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Hawaiian Monk Seal Translocation Project Improves Survival

August 28, 2020

Research on Hawaiian monk seals shows that moving a young seal to a safer location significantly improves its survival.


Translocated Hawaiian monk seal pups in temporary holding prior to their release at Laysan Island. Satellite-linked transmitters are glued to the seals' fur to monitor their survival and behavior for several months after release. The seals will shed the transmitters by the time of the seals’ next annual molt.

Conservation Translocations

In a recent study, we found that our Hawaiian Monk Seal Research Program’s translocation efforts from 2012 to 2014 proved highly successful. Translocation is “the deliberate movement of organisms from one site for release in another.” It has been broadly applied to manage and conserve terrestrial wildlife since the 1800s. But it is far less common in the marine world, and is rarely applied to marine mammals. However, our team’s efforts buck that trend—about 400 monk seals have been translocated since the 1980s. 

Most of these actions were taken to reduce immediate risks associated with the seals’ location


Map of Hawaiian Islands Archipelago.

Monk Seal Recovery Efforts

These translocations are part of many activities our researchers and staff conduct to improve the survival of seals:

  • Removing marine debris from entangled seals and from their habitat
  • Removing fishing hooks embedded in seals’ bodies
  • Re-uniting mothers and pups who become separated
  • Mitigating shark predation
  • Rehabilitating injured, sick or starving seals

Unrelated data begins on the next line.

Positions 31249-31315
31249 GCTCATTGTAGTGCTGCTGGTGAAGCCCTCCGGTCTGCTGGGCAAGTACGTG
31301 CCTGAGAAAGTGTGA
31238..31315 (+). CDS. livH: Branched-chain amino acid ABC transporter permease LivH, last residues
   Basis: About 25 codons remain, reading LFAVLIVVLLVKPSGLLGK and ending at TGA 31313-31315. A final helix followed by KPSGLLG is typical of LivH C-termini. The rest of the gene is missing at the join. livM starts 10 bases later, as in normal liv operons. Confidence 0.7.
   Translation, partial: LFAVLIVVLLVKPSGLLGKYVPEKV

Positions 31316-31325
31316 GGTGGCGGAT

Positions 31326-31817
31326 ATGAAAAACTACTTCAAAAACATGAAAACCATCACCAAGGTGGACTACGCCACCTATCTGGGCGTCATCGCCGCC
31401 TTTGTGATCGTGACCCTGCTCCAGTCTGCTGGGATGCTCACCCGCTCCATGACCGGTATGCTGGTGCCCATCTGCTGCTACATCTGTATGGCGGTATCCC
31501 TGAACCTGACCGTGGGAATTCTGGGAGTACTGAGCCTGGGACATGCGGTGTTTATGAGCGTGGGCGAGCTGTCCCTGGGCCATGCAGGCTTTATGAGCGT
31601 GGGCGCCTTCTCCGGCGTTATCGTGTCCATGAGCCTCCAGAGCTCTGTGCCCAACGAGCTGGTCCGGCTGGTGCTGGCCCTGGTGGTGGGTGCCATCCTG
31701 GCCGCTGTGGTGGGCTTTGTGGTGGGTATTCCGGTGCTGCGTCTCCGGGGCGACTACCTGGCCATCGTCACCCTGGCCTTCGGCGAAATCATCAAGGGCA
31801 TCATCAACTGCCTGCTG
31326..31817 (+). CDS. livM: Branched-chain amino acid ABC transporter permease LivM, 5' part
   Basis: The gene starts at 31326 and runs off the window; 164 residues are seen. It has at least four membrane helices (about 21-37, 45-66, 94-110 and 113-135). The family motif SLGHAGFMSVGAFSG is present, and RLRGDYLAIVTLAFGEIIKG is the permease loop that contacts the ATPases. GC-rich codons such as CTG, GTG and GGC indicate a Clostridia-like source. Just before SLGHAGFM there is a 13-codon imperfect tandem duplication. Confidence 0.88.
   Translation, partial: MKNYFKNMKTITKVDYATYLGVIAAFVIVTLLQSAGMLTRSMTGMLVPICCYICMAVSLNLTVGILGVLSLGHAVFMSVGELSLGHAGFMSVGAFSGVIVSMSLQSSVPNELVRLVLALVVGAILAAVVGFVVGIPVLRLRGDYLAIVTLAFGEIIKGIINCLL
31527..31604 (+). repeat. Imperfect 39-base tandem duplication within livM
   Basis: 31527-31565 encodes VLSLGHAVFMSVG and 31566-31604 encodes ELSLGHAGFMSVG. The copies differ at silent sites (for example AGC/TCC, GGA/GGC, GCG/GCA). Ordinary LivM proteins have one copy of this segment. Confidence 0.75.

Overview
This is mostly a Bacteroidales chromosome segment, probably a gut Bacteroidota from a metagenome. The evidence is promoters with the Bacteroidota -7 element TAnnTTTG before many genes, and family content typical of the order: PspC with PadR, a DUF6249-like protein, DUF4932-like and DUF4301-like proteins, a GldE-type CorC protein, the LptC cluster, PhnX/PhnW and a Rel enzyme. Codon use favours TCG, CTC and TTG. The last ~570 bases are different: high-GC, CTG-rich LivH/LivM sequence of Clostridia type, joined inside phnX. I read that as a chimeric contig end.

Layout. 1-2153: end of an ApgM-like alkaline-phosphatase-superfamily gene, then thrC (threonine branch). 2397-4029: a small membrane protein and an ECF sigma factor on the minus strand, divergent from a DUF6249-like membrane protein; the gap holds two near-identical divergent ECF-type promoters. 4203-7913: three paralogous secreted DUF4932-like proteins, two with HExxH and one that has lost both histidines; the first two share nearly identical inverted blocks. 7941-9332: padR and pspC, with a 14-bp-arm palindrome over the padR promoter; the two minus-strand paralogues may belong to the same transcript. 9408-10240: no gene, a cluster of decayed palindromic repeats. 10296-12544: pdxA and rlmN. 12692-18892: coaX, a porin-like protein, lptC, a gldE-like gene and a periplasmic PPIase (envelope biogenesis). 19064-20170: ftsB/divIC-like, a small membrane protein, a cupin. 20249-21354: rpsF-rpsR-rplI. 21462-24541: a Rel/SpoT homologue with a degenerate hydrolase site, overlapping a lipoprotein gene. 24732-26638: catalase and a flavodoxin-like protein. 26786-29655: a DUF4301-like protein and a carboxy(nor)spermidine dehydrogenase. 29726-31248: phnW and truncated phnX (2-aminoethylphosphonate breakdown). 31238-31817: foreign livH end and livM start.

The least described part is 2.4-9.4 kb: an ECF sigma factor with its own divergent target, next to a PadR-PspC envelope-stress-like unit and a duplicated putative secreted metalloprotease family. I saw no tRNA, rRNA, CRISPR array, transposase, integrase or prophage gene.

• Vaccinating seals to prevent disease (distemper) outbreaks
  • Conservation translocation

We estimate that up to one-third of the remaining monk seals are alive due to these and other interventions

Science-based Methods to Help Seal Populations

There are eight subpopulations totaling about 1,100 Hawaiian monk seals throughout the Northwestern Hawaiian Islands. Some 300 more seals reside in the main Hawaiian Islands. At any given time, some subpopulations may be declining, while others are stable or increasing. In the Northwestern Hawaiian Islands, these trends mainly result from the survival rates of young seals from weaning (57-week-old pups) up to about two years old.

This situation inspired a type of conservation translocation that takes advantage of differences in survival between sites. We took weaned seals from subpopulations where survival was consistently low and released them at sites where conditions were more favorable. From 2012 to 2014, we translocated 19 weaned female pups with the aim of improving their survival.

Photograph of researchers carrying a recently weaned pup to an outboard vessel anchored in shallow water.

Researchers carry a recently weaned monk seal pup for transport.

NOAA is committed to evidence-based conservation. This means that we scrutinize efforts like this translocation program to determine if they’re successful. To evaluate its success, we compared the survival of the translocated pups to that of two control groups: 

  1. Weaned pups that remained in the subpopulations where the translocated pups had been born 
  2. Pups that were born and weaned in the subpopulations where translocated pups were released